Many bloggers talk openly about their struggles with anxiety and depression. I am one of them. But have you ever wondered what exactly they’re talking about?
Have you ever had an argument with someone you care about? One where you mentally plan out how the conversation will go but they stubbornly refuse to stick to the script you created for them?
An anxiety attack is when it’s your own mind serving as your sparring partner. And it is a brilliant orator, curating a compilation of every possible scenario – all the while convincing you to make a hard left when life is quite obviously to your right.
Anxiety is totally normal. It’s a human defense mechanism to get a little fidgety and need to take a deep breath when dealing with a stressful situation. Just chill out.
Easier said than done. Especially when your mind has embarked upon an Oscar caliber creative endeavor of convincing you that everything can (and will) go wrong.
Anxiety is more than just a twinge of unease; it is a full-fledged fight-or-flight response. Unfortunately you’re the only one in your way – it’s not easy to escape yourself and it’s never healthy to harm yourself.
It starts with a knot in the pit of your stomach as Eeyore’s gray cloud descends upon you. Apprehension and dread envelops you – whether because of the panic attack you know is about to arrive or a foreboding imagined disaster is unknown.
The hamster in your brain is amped up like an addict high on a cocktail of speed and Red Bull. So your muscles take matters into their own hands – tensing up to the point of pain. You’re shaking now, trembling in fear from the terrible, awful “what if.”
In a saner world, you’re well aware your fears are unfounded. Yet you are completely paralyzed from concentrating on such mundane nuances of your situation. Increasingly restless, you anticipate the worse while desperately trying to solve the perceived problem in your head. (Of course, your mind is reacting to your rationales the way you’re playing them out.)
Your heart is pounding. You’re hit with a heated flush that reverberates down your body chased by the chill of danger. You can hear your pulse loudly drumming in your ears; you can feel the blood coursing through your veins. Your world is literally spinning. (Please remain seated for the duration of this ride.)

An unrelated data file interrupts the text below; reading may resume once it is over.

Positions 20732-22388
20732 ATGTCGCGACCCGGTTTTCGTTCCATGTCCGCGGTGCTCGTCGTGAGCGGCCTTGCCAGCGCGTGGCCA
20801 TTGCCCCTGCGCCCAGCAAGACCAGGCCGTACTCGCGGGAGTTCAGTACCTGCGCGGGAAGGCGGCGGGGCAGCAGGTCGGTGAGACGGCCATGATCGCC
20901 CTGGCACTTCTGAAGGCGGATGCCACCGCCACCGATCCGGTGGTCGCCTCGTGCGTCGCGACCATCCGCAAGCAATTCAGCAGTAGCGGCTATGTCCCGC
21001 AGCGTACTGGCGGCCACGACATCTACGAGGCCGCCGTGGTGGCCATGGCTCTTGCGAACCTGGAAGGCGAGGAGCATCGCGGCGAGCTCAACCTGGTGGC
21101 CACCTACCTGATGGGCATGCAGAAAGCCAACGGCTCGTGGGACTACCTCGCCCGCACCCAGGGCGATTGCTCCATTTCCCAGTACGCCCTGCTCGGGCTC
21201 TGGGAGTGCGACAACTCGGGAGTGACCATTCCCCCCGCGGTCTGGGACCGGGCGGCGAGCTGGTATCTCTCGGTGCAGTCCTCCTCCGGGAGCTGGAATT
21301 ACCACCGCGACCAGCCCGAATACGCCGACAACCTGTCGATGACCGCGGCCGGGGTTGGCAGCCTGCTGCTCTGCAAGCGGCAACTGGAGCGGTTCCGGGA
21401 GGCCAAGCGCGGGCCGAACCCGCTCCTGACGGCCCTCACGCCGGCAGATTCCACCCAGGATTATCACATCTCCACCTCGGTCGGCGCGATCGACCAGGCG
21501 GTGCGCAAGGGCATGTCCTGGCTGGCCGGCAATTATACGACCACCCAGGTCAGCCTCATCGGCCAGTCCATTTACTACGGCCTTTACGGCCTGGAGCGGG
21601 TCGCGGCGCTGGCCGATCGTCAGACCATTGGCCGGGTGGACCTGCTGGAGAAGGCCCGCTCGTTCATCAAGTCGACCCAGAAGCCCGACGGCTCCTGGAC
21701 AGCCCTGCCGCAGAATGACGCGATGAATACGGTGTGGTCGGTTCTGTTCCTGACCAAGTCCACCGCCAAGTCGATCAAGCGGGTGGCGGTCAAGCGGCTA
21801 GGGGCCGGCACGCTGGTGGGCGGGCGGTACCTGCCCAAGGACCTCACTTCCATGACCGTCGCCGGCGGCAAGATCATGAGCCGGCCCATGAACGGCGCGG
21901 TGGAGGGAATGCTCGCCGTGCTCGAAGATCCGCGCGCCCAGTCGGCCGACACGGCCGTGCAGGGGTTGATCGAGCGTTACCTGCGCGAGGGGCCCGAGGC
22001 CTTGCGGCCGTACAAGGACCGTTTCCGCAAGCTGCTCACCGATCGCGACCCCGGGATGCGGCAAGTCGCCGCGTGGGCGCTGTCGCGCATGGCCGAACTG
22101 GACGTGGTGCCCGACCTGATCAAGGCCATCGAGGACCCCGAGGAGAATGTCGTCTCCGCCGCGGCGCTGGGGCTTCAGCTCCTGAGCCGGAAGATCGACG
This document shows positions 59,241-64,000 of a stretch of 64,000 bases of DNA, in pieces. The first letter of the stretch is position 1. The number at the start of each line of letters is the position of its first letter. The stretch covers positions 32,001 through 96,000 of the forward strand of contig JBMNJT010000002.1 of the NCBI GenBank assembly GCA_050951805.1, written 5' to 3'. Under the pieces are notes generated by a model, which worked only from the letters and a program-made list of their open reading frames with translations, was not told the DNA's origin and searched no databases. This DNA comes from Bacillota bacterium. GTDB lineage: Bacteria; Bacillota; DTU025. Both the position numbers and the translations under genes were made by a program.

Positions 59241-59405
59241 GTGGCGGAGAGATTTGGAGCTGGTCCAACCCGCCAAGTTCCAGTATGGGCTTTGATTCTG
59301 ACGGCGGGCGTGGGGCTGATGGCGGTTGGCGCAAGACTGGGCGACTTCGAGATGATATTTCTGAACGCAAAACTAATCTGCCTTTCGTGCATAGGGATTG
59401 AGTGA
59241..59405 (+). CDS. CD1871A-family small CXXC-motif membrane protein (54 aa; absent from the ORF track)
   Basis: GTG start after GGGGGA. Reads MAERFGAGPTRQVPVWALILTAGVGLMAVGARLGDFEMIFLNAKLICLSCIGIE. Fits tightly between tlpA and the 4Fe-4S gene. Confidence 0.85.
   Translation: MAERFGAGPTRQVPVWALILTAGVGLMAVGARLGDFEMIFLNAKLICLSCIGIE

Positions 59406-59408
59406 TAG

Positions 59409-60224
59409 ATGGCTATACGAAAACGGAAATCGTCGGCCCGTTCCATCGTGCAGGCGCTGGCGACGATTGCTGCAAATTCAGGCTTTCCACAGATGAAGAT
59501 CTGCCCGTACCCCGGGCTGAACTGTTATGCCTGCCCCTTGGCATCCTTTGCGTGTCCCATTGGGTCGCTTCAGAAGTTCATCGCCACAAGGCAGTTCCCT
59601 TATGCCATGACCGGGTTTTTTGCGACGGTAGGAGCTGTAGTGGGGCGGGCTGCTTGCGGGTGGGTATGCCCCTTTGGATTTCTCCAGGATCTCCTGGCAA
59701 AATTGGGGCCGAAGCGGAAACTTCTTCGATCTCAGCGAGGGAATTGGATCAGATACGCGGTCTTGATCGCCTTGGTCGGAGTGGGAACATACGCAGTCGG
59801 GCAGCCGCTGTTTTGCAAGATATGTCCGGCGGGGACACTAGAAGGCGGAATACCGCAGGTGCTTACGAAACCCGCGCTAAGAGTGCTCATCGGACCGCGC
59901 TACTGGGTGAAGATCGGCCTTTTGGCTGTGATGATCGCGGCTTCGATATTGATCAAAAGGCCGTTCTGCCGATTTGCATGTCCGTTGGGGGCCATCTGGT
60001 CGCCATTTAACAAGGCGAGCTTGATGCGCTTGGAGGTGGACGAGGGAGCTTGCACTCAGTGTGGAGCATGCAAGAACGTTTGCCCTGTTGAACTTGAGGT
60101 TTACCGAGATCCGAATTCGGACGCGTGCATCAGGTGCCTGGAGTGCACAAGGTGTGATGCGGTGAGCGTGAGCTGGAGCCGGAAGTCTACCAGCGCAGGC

Irritability overwhelms you as you desperately try to convince yourself of how ridiculous you’re acting. Your mind goes blank as you attempt to breath in pathetically shallow conscious puffs. Breathe in. Breathe out. Breathe in. Breathe out. Remember to keep doing this.
Your fight-or-flight reaction kicks into high gear as you’re overcome with an obsessive urge to flee. But to where? From whom? Perhaps you could just pass out. Curl up in bed and hide from the world. Turns out there’s something to that childhood instinct to pull the blanket up over your head to hide from the boogie man. Yet you can’t leave. The bad thing might happen. And you can’t shut off your own thoughts.
It’s an out of body experience.
The word around you is screaming, jeering, simply occurring. All while your mind is off on it’s own crazy mixed up ride through the files of Mrs. Basil E. Frankweiler. (Read it. Good book.)
And through it all, you’re trying to act out the role of a lifetime. You. As though you really are you. And everything’s ok.
Remember to breathe. It’ll be ok.
“Confidence is silent. Insecurity is loud.”
Mute the mind. Clear the mechanism.
2 Responses to Chill Out (or an over-analysis of anxiety attacks)
great writing, heavy subject,
difficult to explain, made easy to understand, congratulation ,great talent Tricia
love [your number 1 supporter]
Ewww. I feel every second of that writing. Felt nausea just reading it. I’m glad people can read your writing and know they are not alone. I’m glad you know that as well.